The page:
Urochloa arizonica

(Scribn. & Merr.) Morrone & Zuloaga
Common names: Arizona signalgrass
Synonyms: Panicum arizonicum Brachiaria arizonica
Treatment appears in FNA Volume 25. Treatment on page 495.

Plants annual. Culms 15-65 cm, erect or geniculate, branching from the lower nodes; nodes glabrous or hispid. Sheaths glabrous or with papillose based hairs, margins ciliate distally; ligules 1-1.6 mm; blades 5-15 cm long, 5-12 mm wide, glabrous. Panicles 6-20 cm long, 2-5 cm wide, ovoid, with 6-12 spikelike primary branches in more than 2 ranks; primary branches 3-7 cm, divergent, axes about 0.4 mm wide, triquetrous, densely pubescent with papillose-based hairs; secondary branches short, divergent; pedicels shorter than the spikelets, with papillose-based hairs. Spikelets 3.2-4 mm long, 1.2-1.6 mm wide, mostly paired, in 2 rows, appressed to the branches. Glumes scarcely separate, rachilla internodes short, not pronounced; lower glumes 1.5-2 mm, to 1/2 as long as the spikelets, glabrous, 5-veined, sometimes with evident cross venation near the apices; upper glumes 2.5-3.2 mm, glabrous or shortly hirsute, 7-veined, with evident cross venation distally; lower florets staminate or sterile; lower lemmas 2.5-3.2 mm, glabrous or shortly hirsute, 5-veined, about as long as the spikelet; lower paleas present; upper lemmas 2.8-3 mm long, 1.2-1.6 mm wide, acute, beaked or mucronate; anthers 0.8-1 mm. Caryopses 1.5-2 mm; hila punctiform. 2n = 36.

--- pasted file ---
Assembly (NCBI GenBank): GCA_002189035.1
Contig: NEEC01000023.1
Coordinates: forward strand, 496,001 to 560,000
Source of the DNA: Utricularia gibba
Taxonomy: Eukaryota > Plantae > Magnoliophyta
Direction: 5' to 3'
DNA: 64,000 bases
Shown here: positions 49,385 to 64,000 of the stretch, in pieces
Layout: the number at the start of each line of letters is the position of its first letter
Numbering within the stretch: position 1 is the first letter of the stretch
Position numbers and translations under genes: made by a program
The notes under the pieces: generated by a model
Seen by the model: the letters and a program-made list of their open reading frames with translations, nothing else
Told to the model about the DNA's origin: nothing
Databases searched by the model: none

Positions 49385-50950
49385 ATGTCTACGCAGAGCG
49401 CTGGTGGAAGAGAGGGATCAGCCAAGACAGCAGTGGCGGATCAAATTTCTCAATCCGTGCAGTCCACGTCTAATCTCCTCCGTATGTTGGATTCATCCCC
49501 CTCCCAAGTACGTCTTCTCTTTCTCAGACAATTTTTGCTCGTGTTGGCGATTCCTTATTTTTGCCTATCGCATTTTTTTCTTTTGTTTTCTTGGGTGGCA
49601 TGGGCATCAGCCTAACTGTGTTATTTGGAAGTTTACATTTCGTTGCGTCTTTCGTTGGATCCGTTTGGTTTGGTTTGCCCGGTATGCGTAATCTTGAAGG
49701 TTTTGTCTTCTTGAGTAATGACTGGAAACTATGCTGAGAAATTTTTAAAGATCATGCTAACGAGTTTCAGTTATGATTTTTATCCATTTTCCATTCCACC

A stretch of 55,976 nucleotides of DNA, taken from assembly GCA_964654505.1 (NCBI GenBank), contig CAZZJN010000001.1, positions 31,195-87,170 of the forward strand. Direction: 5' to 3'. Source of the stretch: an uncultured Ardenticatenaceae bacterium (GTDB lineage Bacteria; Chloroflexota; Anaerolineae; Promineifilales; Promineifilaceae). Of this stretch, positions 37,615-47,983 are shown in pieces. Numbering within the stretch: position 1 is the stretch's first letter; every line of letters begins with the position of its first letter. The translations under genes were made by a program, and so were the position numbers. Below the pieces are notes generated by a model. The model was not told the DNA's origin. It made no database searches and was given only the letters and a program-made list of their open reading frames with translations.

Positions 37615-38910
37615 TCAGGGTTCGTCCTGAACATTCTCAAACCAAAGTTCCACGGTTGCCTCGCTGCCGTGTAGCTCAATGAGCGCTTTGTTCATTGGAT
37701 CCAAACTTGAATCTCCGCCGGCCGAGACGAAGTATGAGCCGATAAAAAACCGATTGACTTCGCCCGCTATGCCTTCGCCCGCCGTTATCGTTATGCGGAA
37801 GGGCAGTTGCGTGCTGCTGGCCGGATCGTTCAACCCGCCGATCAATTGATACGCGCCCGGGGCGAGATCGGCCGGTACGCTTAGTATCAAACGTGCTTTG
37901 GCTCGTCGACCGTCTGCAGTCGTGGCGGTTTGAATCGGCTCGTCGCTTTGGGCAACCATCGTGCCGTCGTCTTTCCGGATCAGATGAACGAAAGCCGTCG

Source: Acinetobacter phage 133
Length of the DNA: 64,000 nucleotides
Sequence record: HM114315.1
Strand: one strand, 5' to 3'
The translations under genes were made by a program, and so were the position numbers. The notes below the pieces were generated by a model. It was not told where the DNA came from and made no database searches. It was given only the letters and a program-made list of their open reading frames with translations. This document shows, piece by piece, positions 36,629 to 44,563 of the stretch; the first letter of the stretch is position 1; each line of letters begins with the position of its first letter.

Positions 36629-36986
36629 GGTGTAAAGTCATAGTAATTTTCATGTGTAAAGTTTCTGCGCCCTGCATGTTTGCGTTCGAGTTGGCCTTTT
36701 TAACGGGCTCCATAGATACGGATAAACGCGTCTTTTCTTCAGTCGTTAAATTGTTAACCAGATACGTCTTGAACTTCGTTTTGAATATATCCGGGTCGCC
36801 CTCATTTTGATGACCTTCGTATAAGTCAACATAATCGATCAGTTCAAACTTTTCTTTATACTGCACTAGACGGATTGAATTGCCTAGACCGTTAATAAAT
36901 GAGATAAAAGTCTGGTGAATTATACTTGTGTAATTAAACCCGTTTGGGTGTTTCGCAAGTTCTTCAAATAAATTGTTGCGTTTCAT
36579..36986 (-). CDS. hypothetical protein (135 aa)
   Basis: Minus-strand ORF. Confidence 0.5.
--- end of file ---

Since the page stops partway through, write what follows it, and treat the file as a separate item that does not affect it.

N.Mex., Tex., Calif., Ala., Miss., Ariz., Fla.


Urochloa arizonica is native to the southwestern United States and northern Mexico, but has been introduced to, and appears to be established in, the southeastern United States. It grows in open, dry areas with rocky or sandy soils.

Selected References


Lower Taxa